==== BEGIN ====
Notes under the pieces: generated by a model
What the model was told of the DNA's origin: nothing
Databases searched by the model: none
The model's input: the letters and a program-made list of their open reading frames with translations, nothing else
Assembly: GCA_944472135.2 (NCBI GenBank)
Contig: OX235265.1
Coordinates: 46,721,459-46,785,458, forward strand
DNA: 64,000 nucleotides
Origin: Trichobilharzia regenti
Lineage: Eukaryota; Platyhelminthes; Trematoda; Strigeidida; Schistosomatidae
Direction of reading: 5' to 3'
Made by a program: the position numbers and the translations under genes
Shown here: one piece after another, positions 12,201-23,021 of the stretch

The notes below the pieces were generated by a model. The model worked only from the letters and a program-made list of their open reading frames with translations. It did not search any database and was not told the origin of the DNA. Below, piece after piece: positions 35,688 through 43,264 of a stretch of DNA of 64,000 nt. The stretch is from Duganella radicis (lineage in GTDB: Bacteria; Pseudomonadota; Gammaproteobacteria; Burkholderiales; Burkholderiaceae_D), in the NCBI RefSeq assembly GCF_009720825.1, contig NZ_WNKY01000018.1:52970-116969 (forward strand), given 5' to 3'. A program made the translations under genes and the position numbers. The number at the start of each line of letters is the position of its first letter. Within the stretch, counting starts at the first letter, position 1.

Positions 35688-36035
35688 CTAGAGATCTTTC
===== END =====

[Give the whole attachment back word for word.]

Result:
Notes under the pieces: generated by a model
What the model was told of the DNA's origin: nothing
Databases searched by the model: none
The model's input: the letters and a program-made list of their open reading frames with translations, nothing else
Assembly: GCA_944472135.2 (NCBI GenBank)
Contig: OX235265.1
Coordinates: 46,721,459-46,785,458, forward strand
DNA: 64,000 nucleotides
Origin: Trichobilharzia regenti
Lineage: Eukaryota; Platyhelminthes; Trematoda; Strigeidida; Schistosomatidae
Direction of reading: 5' to 3'
Made by a program: the position numbers and the translations under genes
Shown here: one piece after another, positions 12,201-23,021 of the stretch

The notes below the pieces were generated by a model. The model worked only from the letters and a program-made list of their open reading frames with translations. It did not search any database and was not told the origin of the DNA. Below, piece after piece: positions 35,688 through 43,264 of a stretch of DNA of 64,000 nt. The stretch is from Duganella radicis (lineage in GTDB: Bacteria; Pseudomonadota; Gammaproteobacteria; Burkholderiales; Burkholderiaceae_D), in the NCBI RefSeq assembly GCF_009720825.1, contig NZ_WNKY01000018.1:52970-116969 (forward strand), given 5' to 3'. A program made the translations under genes and the position numbers. The number at the start of each line of letters is the position of its first letter. Within the stretch, counting starts at the first letter, position 1.

Positions 35688-36035
35688 CTAGAGATCTTTC